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6 Ways To Have A Safe, Socially Distanced BBQ Or Summer Party During Coronavirus

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How To Have A Safe BBQ, Cookout Or Summer Party During Coronavirus

Summer barbecues and cookouts are some of the best parts of the warm weather and vacation time. But even as the country begins to slowly reopen from shelter-in-place lockdown, everything is looking very different.

What was once a classic backyard social activity is now feeling ulikely due to social distancing considerations.

Can we, at a time where we can't have parties or group get-togethers, even consider throwing any sort of house party?

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Well, the short answer is yes. But there are a few conditions to keep in mind, including having a small guest list, enough outdoor space, and being serious about safety and sanitation.

It goes without saying, but bears repeating, that social distancing is still the name of the game. "I would encourage and actively enforce social distancing at the BBQ," says Dr. Giuseppe Aragona, general practitioner and family doctor at Prescription Doctor M.D.

Easier said than done, right? What do you do about friends and relatives who are high risk? Can they still come? Can you still feed everyone?

Here's how to have a safe BBQ during coronavirus, according to experts.

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1. Keep the guest list small.

Vandana A. Patel, M.D., F.C.C.P., clinical advisor for medicine and health essentials startup Cabinet, thinks it’s best to invite family and friends who you know well, and who have been healthy without any sickness for the past 14 days. “Trust is important so consider that when making your guest list,” Dr. Patel says.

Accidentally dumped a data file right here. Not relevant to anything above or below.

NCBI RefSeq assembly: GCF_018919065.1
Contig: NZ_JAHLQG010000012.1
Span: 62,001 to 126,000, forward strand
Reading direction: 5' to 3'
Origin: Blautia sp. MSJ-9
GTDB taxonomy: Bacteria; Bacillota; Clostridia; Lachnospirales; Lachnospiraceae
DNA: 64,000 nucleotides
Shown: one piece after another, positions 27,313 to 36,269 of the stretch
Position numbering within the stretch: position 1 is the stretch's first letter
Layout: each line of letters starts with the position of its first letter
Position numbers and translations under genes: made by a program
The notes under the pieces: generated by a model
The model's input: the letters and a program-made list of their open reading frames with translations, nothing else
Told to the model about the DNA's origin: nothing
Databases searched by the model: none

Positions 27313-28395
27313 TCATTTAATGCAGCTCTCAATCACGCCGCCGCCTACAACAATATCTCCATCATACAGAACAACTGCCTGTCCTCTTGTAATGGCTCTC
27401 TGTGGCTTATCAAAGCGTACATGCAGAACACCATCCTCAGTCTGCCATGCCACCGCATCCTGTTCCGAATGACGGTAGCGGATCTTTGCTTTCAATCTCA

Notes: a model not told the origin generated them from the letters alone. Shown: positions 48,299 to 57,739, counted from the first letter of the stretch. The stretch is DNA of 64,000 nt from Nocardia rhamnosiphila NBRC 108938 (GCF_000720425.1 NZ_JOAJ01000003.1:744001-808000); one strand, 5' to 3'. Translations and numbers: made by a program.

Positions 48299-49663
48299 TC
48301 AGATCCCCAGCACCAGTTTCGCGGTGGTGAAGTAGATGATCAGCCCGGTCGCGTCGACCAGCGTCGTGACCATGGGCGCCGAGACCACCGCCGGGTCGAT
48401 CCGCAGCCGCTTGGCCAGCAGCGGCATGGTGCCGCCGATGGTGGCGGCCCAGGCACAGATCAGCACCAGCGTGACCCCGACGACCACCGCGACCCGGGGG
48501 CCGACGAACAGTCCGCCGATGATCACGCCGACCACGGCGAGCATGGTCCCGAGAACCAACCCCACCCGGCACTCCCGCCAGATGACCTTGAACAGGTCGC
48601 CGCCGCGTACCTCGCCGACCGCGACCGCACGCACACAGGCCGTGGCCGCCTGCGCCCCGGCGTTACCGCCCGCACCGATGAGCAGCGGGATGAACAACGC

However, making your guest list may mean not inviting people with medical issues.

Dr. Patel adds, “Avoid elderly, pregnant persons, and those with high-risk conditions such as chronic lung disease, diabetes, liver and kidney problems, and those on treatment for cancer.” Also be cautious with health care workers or individuals who have been exposed to COVID-19, even if they've tested negative.

Keep in mind that this is literally a life or death matter (yes, it’s that serious) to consider. Hosting guests means being aware of the unique situation of each of your guests.

“Are there people who are considered at higher risk of more severe complications from COVID-19, such as people who are elderly or have moderate to severe asthma?” questions Dr. Natasha Bhuyan of One Medical. These are essential questions to ask yourself before inviting people over.

Also, the larger the crowd, the harder it will be to maintain a safe distance between people. That's just basic math.

“If you have a small home, I would suggest inviting a maximum of 7-10 people. And this number can rise depending on how large the space in your backyard is,” Dr. Aragona adds.

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2. Stay outdoors.


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Consider hosting your barbecue in an outdoor location, like a backyard or patio, rather than a closed indoor space.